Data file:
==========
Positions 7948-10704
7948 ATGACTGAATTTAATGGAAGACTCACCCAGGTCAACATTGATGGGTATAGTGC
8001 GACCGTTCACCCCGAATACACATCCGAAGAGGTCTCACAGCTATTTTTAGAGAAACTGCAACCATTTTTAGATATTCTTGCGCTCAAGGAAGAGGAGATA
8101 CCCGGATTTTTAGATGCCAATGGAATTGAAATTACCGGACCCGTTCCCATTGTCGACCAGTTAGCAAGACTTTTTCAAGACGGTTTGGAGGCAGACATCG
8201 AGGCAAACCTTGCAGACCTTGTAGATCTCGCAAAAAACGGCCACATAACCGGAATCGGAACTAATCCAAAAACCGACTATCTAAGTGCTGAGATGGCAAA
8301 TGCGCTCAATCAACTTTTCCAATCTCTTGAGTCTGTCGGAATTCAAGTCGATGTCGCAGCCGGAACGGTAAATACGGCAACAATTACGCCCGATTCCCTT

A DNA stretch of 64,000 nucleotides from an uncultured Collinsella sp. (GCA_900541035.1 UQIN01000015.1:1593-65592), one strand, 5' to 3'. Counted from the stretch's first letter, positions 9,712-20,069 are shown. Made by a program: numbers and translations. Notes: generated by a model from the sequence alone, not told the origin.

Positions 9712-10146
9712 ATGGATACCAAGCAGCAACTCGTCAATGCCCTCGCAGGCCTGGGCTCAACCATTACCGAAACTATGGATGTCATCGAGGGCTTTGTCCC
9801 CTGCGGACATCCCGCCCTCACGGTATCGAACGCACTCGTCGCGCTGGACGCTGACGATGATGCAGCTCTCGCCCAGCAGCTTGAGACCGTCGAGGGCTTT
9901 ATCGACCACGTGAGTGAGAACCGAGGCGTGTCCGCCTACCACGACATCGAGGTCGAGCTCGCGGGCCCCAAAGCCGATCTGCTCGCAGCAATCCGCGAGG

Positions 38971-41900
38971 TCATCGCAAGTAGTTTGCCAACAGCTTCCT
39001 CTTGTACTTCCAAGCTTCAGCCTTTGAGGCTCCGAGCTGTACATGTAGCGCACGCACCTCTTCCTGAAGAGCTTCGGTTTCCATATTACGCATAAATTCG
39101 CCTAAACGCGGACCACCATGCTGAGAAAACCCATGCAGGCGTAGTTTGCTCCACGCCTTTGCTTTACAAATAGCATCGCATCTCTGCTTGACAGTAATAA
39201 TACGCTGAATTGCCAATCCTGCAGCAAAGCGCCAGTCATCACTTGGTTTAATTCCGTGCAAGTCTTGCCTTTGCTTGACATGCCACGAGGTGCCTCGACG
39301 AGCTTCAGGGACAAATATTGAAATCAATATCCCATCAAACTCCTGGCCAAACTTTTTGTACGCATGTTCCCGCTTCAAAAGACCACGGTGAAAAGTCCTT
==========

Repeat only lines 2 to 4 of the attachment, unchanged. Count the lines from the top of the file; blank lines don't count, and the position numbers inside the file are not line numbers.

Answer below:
7948 ATGACTGAATTTAATGGAAGACTCACCCAGGTCAACATTGATGGGTATAGTGC
8001 GACCGTTCACCCCGAATACACATCCGAAGAGGTCTCACAGCTATTTTTAGAGAAACTGCAACCATTTTTAGATATTCTTGCGCTCAAGGAAGAGGAGATA
8101 CCCGGATTTTTAGATGCCAATGGAATTGAAATTACCGGACCCGTTCCCATTGTCGACCAGTTAGCAAGACTTTTTCAAGACGGTTTGGAGGCAGACATCG